I politely smiled and regained my earlier posture. In a moment I bent ahead and plucked a flower, affirmed the number of petals – odd – and started, “she loves me … she loves me not …”

Saturday, February 19, 2011

A thousand splendid suns...

…that’s the name of the novel I just finished reading. Written by Khaled Hosseini, it’s his second work after The Kite Runner.

The experience has left me with sorrow mixed with vexation and a little disappointment too. Sorrow, understandably, because of the misery that befalls the characters in the story. But it is at the other two emotional investments, which I am myself surprised at (surprised I say because the novel pummels the expectations, entirely justifiable, I had of it), a note is warranted.

A thousand…almost reads like a continuation of his previous work – The Kite Runner. The characters have changed but the plight, owing to the backdrop of a crumbling Afghanistan, seems to be a continuing narrative from his previous work. So what is lacking is a freshness that one would have expected after reading Khaled earlier. It did turn out to be a page turner, but not because I got sucked into the story but more so for a hope that the story would somewhere rise above the predictability it had surrendered to.

The story begins by sketching the childhood of two girls living at a time when Afghanistan’s decline had just begun. Vivid as it unfolds, the initial part of the story becomes a victim of this slow unraveling and threatens to reduce to a drag. As if the author himself realized this, the subsequent events of the story occur at a rapid pace. The author explores the brutality of those times in Afghanistan and the helplessness of those stuck in the crossfire of destiny and rocket shells of the mujahedeen. But it’s here where one would find the author slip off the path of reason. The muteness of Laila, one of the characters, is puzzling. She is shown to be an intelligent girl and gives ample examples of her reasoned approach towards life. But at times when one would expect her to rise to occasion, her deflating and frustrating response befuddles the reader. The author successfully manages to arrest the attention of the reader by delving deep into the pathos of the time; his juxtaposition of a hitherto progressive and peaceful Afghanistan with that of a now unrecognizable, broken, brutal entity that it had become is stark and hits you with the force it intended to begin with, but one can’t miss a deliberate attempt to prolong the misery of the characters in the story.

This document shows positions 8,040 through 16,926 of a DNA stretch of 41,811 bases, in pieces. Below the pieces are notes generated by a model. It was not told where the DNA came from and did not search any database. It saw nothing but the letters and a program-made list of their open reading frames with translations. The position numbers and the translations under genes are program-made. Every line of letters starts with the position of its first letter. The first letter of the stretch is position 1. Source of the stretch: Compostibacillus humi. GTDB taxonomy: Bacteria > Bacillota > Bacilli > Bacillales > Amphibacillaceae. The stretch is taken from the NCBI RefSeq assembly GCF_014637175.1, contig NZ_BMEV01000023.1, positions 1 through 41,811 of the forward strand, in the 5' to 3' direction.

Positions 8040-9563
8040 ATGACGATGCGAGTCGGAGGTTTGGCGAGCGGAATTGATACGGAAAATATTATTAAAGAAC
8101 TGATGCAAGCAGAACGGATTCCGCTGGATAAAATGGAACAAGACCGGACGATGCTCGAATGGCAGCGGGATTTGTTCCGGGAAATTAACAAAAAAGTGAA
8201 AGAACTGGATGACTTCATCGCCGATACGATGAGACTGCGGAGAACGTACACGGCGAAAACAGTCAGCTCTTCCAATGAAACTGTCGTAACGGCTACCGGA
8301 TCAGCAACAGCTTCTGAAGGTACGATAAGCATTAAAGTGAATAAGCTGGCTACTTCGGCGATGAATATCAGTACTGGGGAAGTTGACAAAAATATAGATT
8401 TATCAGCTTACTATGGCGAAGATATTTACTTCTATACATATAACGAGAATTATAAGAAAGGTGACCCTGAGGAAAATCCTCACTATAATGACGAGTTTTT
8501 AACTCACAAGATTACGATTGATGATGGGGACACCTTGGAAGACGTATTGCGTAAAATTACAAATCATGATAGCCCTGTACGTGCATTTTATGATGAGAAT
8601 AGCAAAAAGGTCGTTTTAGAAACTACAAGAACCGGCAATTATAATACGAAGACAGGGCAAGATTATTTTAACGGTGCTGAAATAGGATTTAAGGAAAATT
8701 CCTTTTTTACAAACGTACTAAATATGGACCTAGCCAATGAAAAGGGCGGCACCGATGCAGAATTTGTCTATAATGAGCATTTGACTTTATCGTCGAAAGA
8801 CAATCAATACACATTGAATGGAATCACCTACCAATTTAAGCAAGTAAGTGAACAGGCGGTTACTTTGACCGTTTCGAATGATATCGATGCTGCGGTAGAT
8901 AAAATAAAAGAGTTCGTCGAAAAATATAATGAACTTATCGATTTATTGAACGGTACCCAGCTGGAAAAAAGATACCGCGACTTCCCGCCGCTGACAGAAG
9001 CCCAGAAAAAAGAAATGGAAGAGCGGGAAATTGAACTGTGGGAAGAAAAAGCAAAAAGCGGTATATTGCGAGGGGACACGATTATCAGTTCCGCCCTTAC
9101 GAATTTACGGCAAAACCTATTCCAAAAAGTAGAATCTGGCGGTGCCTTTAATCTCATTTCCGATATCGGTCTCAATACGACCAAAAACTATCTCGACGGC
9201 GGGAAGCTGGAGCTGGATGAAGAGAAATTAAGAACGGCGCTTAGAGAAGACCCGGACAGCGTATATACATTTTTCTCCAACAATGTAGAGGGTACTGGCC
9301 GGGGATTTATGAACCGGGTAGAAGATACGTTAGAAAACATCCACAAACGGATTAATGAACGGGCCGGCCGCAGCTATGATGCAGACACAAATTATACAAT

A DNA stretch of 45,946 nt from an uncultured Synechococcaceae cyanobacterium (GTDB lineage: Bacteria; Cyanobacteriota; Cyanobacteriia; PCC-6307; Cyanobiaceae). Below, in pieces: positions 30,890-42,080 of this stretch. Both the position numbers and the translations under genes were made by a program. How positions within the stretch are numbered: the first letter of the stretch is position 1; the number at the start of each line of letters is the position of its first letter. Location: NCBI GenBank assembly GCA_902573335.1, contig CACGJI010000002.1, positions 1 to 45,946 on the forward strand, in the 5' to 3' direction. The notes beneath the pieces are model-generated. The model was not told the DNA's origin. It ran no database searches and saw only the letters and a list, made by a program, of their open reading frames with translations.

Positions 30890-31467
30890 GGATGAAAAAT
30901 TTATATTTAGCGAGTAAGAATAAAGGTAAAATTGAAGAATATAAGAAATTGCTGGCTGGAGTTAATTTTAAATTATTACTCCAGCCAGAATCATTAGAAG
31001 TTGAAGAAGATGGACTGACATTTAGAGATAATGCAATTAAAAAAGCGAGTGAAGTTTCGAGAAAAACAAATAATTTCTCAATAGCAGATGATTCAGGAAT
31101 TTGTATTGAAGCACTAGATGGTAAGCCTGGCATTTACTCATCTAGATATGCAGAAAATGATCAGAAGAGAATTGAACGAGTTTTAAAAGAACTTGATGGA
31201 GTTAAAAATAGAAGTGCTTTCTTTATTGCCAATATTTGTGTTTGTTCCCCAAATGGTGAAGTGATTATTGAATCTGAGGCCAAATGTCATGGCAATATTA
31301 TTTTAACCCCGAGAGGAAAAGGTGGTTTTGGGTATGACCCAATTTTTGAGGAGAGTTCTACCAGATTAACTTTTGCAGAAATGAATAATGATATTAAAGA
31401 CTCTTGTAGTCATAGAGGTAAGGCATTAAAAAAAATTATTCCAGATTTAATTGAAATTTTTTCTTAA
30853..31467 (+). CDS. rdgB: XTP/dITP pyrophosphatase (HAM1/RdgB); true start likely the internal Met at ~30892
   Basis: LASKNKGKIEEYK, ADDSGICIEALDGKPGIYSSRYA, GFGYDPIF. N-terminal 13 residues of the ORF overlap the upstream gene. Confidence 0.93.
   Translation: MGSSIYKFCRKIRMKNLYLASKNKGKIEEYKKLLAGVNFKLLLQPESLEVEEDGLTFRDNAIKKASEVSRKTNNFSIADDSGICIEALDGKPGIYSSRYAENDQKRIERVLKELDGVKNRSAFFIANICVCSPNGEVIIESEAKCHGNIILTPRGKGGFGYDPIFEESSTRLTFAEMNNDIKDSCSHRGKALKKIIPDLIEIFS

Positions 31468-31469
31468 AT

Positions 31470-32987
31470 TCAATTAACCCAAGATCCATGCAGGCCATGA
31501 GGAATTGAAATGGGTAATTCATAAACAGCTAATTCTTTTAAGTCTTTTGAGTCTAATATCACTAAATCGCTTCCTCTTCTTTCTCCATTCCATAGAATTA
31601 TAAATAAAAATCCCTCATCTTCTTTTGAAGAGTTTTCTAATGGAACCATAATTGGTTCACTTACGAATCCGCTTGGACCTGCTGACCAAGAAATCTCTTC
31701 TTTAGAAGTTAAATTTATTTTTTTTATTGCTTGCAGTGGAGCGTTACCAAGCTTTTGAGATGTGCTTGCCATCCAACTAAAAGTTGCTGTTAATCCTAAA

The story pales in comparison with The Kite Runner.

Both the stories are telling the troubled times of Afghanistan but The Kite Runner is refreshingly subtle. To be fair, the approach of the stories cannot be held as a reason for critique – one chooses subtleness over candor while the other chooses to pull the motif to forefront and is more direct. But it’s the déjà vu that disappoints as one starts to flip through the pages hoping each time something different to show up from the author.

This second novel makes Khaled look so formulaic. The narrative of both of his works follows the same cadence – a slow, descriptive start, which revisits the good old times and lays the foundation for the cruel contrast that is to come later, a rapid declension into the pit of sorrow, and a hopeful, reconciliatory resurface towards the end. But despite this predictable approach, the author walks away with credit for the eloquence in describing the sadness he builds about his characters. So persuasive is he that one waxes and wanes along with the characters.

A thousand…suffers under the weight of a very successful work coming previously from the same author. Also, there is an attendant predicament here, which is that if one was to read A thousand… first and then pick The Kite Runner, one might run the risk of under appreciating a fine work like The Kite Runner. The criticism offered could be same as presented above - that of repetitiveness. Though one does appreciate A thousand… for painting a picture of the utter loss that humanity has suffered in Afghanistan, as a work of literature it would not find a place alongside The Kite Runner.